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investing-basics

What is an Ask Price?

Matthew Levy
Matthew Levy

An ask, or ask price, is the lowest price that a seller is willing to receive for an asset.¹

What is the ask price?

The ask price and bid price are generally mentioned together, with the ask being higher than the bid.² Sellers can place quotes in a trading platform indicating the price they are willing to sell the asset. When there are multiple prices offered by different sellers, the lowest price would be considered the ask price.

When there are more sellers and the demand for the security is low, sellers will lower their ask (offer) price to attract buyers.³ If the demand is high, sellers may raise the ask price.

An ask price may be a factor used to help determine how liquid a security is. If the difference between the bid and ask, also known as a spread, is low, then the asset is considered liquid in nature.

Example

Claire is offering to sell her house for $1.5 million. This would be considered the “ask” because as the seller, this is the minimum price she is willing to accept for her house.

Sources

1. Ask Price. SEC.

2. Ask Price. Investopedia.

3. Bid and Ask. Investopedia.


Please note that this article is for general informational purposes only. All examples are for illustrative purposes only. The views and opinions expressed are those of the author and do not reflect or represent the views and opinions of Alpaca. Alpaca does not recommend any specific securities or investment strategies.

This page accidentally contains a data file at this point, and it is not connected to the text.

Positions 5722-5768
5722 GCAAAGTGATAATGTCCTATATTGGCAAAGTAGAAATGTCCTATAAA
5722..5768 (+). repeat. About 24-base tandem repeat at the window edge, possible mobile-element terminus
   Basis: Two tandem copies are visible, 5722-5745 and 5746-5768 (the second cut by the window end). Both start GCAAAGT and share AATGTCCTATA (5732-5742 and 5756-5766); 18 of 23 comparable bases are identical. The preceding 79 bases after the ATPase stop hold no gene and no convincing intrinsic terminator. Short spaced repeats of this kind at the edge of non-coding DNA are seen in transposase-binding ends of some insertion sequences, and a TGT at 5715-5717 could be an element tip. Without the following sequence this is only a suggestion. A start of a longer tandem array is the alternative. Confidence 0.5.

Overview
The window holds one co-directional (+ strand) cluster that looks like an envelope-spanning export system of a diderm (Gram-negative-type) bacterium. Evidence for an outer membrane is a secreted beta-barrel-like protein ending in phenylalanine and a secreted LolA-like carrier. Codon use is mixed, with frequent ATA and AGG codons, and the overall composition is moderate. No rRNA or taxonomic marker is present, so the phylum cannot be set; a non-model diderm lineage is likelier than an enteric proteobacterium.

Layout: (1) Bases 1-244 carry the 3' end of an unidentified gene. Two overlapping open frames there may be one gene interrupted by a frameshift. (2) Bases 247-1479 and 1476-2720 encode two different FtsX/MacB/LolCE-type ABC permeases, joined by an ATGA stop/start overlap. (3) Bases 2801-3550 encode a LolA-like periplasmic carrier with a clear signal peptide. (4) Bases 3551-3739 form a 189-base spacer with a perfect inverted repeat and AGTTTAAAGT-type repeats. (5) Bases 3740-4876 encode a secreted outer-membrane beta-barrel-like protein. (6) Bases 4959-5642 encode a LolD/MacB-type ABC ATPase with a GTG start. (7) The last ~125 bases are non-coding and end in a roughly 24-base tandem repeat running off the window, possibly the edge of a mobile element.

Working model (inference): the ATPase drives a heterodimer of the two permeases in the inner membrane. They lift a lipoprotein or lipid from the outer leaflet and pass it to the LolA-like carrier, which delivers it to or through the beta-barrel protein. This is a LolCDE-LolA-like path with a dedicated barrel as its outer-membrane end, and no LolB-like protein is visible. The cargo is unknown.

All investments involve risk and the past performance of a security, or financial product does not guarantee future results or returns. Keep in mind that while diversification may help spread risk it does not assure a profit, or protect against loss, in a down market. There is always the potential of losing money when you invest in securities, or other financial products. Investors should consider their investment objectives and risks carefully before investing.

Brokerage services are provided by Alpaca Securities LLC ("Alpaca Securities"), member FINRA/SIPC, a wholly-owned subsidiary of AlpacaDB, Inc. Technology and services are offered by AlpacaDB, Inc.

This is not an offer, solicitation of an offer, or advice to buy or sell securities, or open a brokerage account in any jurisdiction where Alpaca Securities is not registered (Alpaca is registered only in the United States).

investing-basics

Matthew Levy

Matthew Levy is a Chartered Financial Analyst (CFA) designation holder, a former portfolio manager for $600+ MM in assets, and started his own business writing financial analysis for clients worldwide